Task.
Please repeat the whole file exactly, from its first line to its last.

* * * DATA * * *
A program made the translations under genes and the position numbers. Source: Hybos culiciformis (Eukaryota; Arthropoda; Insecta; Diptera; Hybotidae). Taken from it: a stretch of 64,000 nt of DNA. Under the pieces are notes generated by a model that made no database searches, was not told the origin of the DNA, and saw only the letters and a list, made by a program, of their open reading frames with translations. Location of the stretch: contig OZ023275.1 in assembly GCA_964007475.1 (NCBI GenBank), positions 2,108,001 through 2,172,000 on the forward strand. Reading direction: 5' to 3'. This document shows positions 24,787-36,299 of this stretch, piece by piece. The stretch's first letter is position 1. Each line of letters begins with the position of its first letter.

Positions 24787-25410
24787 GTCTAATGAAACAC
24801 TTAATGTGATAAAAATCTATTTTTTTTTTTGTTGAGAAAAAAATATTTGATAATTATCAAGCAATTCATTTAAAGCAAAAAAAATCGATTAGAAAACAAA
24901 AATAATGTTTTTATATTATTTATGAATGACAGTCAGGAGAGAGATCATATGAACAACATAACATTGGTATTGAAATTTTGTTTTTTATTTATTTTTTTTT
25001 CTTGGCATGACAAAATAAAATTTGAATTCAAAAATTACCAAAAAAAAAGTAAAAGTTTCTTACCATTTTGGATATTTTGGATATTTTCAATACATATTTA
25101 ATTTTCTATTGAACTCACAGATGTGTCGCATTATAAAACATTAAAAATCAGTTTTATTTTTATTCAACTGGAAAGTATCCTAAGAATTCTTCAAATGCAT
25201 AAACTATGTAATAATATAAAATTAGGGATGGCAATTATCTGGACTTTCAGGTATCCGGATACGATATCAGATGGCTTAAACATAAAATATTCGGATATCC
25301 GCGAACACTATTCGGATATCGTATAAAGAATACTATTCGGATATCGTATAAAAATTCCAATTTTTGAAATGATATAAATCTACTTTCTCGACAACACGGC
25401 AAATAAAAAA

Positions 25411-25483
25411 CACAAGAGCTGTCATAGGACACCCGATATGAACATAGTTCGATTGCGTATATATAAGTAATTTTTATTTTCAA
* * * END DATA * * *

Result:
A program made the translations under genes and the position numbers. Source: Hybos culiciformis (Eukaryota; Arthropoda; Insecta; Diptera; Hybotidae). Taken from it: a stretch of 64,000 nt of DNA. Under the pieces are notes generated by a model that made no database searches, was not told the origin of the DNA, and saw only the letters and a list, made by a program, of their open reading frames with translations. Location of the stretch: contig OZ023275.1 in assembly GCA_964007475.1 (NCBI GenBank), positions 2,108,001 through 2,172,000 on the forward strand. Reading direction: 5' to 3'. This document shows positions 24,787-36,299 of this stretch, piece by piece. The stretch's first letter is position 1. Each line of letters begins with the position of its first letter.

Positions 24787-25410
24787 GTCTAATGAAACAC
24801 TTAATGTGATAAAAATCTATTTTTTTTTTTGTTGAGAAAAAAATATTTGATAATTATCAAGCAATTCATTTAAAGCAAAAAAAATCGATTAGAAAACAAA
24901 AATAATGTTTTTATATTATTTATGAATGACAGTCAGGAGAGAGATCATATGAACAACATAACATTGGTATTGAAATTTTGTTTTTTATTTATTTTTTTTT
25001 CTTGGCATGACAAAATAAAATTTGAATTCAAAAATTACCAAAAAAAAAGTAAAAGTTTCTTACCATTTTGGATATTTTGGATATTTTCAATACATATTTA
25101 ATTTTCTATTGAACTCACAGATGTGTCGCATTATAAAACATTAAAAATCAGTTTTATTTTTATTCAACTGGAAAGTATCCTAAGAATTCTTCAAATGCAT
25201 AAACTATGTAATAATATAAAATTAGGGATGGCAATTATCTGGACTTTCAGGTATCCGGATACGATATCAGATGGCTTAAACATAAAATATTCGGATATCC
25301 GCGAACACTATTCGGATATCGTATAAAGAATACTATTCGGATATCGTATAAAAATTCCAATTTTTGAAATGATATAAATCTACTTTCTCGACAACACGGC
25401 AAATAAAAAA

Positions 25411-25483
25411 CACAAGAGCTGTCATAGGACACCCGATATGAACATAGTTCGATTGCGTATATATAAGTAATTTTTATTTTCAA